Focal selectivity for binaural sound pressure level in cat primary auditory cortex: Two-Way Intensity Network tuning

M. N. Semple, L. M. Kitzes

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1. The influence of sound pressure level (SPL) at the two ears was studied in single-neuron responses recorded in high-frequency regions of primary auditory cortex (AI) of anesthetized cats. For each unit, many binaural combinations of SPL were tested by using best-frequency tone pips presented to each ear independently via sealed stimulus delivery systems. In the preceding paper, we illustrated the different forms of response observed in our sample of units. Here we explore in more detail the mechanisms underlying the properties of the largest single class of binaural response, characterized by joint nonmonotonic tuning to the SPLs at the two ears. We have described such units as being influenced by a Two-Way Intensity Network (TWIN). 2. Under binaural conditions, 62% of our sample of well documented neurons (81/130) exhibited a nonmonotonic relation between response magnitude and the SPL at one or the other ear. Of these units, 47 displayed clear bilateral nonmonotonicity (TWIN tuning), 17 units displayed only unilateral nonmonotonicity, and an additional 17 units showed intermediate (or transitional) characteristics between unilateral and bilateral nonmonotonicity. These characteristics can also be described in terms of average binaural level (ABL) and interaural level difference (ILD). Thus there is commonly a nonmonotonic relation between response magnitude and ABL and sometimes a TWIN tuning to ABL and ILD. The distribution of best frequencies for TWIN neurons is broad. 3. Under monaural conditions, TWIN neurons exhibit diverse properties. Some are responsive only under binaural conditions [i.e., predominantly binaural (PB)]. Some monaurally responsive TWINs are contralaterally excitable and ipsilaterally unresponsive (EO), some are ipsilaterally excitable and contralaterally unresponsive (OE), and a few are bilaterally excitable (EE). Monaural rate/level functions are monotonic for some of these neurons and nonmonotonic for others. Neurons of the PB class have previously been found to have nonmonotonic selectivity for ILDs near zero. In this study we have found that virtually all PB neurons are also nonmonotonically selective for ABL with different PB neurons having different best ABLs. 4. For TWIN neurons that respond monaurally, it is possible to demonstrate a mixed binaural influence. The optimal stimulus (or best binaural combination) for a TWIN neuron is associated with binaural facilitation. Flanking the most effective combination of ABL and ILD are less effective combinations that generate lower response magnitudes, either through threshold effects (at low SPLs) or through binaural suppression (at higher SPLs). These mixed binaural influences are not apparent in terms of latency. Typically, the latency to the initial discharge falls exponentially with increasing level at either ear, even in the presence of a significant reduction in number of discharges or probability of discharge. 5. The particular stimulus combination associated with the excitatory response focus varied considerably among TWIN neurons in our sample: best binaural combinations spanned the range of ABLs and ILDs presented. Most excitatory foci occurred with SPL combinations favoring the contralateral ear or when SPLs were equivalent at the two ears; some excitatory foci were found to favor the ipsilateral ear. Although the response overlap within the population was considerably less extensive than would occur in the absence of the nonmonotonic influences that shape TWIN tuning, a given TWIN tuning response matrix was never specific to a single combination of ILD and ABL (or of a single SPL combination). Each individual TWIN response delineated a range of SPL combinations, and considerable overlap existed in the foci of different neurons. 6. These results suggest that TWIN tuning might contribute to a representation of binaural stimuli that provides information about spatial position and source amplitude simultaneously within a single neuronal population rather than through the activities of separate populations. Each unique acoustic stimulus would evoke a unique swathe of activity across AI dominated by those neurons whose best binaural combinations and best frequencies represent the spectrum of the stimulus as experienced at the two ears. The pattern and extent of activation across the population could collectively constitute a sensitive representation of the binaural stimulus both in terms of interaural disparity and overall level.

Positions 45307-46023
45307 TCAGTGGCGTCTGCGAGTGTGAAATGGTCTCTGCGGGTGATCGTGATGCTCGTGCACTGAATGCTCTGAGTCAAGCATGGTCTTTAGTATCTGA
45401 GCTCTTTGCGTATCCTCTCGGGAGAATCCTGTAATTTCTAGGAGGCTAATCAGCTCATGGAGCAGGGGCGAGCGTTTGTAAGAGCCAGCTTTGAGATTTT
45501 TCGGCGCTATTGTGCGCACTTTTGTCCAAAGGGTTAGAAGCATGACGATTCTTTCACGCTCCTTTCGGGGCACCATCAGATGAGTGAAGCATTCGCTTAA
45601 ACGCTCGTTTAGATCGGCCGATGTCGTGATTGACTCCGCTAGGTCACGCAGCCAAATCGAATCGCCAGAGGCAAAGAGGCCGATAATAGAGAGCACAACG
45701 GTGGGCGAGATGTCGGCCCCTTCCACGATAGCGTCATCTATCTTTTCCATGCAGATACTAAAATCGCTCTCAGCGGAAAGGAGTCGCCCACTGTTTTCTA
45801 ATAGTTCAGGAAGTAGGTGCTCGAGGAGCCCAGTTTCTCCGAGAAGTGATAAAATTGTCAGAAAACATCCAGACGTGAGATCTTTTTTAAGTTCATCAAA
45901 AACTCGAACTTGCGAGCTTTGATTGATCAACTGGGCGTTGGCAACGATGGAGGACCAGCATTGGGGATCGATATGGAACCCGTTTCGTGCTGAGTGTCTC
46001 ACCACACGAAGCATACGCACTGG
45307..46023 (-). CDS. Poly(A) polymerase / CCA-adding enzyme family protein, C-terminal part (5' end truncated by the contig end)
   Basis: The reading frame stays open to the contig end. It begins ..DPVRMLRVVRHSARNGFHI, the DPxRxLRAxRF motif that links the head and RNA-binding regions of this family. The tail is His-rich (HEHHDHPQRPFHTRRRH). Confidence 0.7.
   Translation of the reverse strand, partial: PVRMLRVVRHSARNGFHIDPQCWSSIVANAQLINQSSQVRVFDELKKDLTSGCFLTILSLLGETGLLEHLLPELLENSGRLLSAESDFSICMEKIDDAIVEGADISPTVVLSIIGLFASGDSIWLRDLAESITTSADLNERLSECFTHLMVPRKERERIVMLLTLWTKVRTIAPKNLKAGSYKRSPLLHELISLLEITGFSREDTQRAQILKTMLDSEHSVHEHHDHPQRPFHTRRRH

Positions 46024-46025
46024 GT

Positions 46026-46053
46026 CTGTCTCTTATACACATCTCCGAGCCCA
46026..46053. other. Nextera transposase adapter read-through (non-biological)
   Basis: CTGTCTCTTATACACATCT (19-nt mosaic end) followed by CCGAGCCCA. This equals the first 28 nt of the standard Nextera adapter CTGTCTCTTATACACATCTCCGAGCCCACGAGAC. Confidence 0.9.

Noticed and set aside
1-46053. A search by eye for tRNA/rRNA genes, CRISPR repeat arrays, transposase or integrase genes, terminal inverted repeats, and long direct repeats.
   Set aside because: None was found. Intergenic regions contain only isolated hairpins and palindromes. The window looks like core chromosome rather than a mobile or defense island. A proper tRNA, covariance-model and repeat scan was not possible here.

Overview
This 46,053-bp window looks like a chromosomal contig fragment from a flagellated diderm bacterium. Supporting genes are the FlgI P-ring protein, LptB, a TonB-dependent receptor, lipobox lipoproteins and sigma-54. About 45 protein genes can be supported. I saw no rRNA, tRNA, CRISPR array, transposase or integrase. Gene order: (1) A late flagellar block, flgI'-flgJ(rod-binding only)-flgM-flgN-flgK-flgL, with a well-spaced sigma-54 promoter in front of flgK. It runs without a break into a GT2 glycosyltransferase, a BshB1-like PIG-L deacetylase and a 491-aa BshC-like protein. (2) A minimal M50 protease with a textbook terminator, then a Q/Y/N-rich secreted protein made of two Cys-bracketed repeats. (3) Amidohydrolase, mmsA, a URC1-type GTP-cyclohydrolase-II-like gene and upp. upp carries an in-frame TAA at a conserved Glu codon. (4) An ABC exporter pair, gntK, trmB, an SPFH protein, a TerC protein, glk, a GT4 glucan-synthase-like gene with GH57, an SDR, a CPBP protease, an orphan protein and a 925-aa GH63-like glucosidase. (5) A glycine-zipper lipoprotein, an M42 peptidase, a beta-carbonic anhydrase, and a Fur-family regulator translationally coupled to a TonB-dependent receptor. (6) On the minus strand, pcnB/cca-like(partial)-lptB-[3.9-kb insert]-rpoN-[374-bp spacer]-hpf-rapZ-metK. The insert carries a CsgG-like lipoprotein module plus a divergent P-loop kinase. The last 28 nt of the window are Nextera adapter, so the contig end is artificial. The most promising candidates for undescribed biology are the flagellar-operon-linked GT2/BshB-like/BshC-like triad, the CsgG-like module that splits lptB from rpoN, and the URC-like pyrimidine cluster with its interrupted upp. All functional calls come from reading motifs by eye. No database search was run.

Original languageEnglish (US)
Pages (from-to)462-473
Number of pages12
JournalJournal of neurophysiology
Issue number2
StatePublished - 1993

ASJC Scopus subject areas

  • General Neuroscience
  • Physiology


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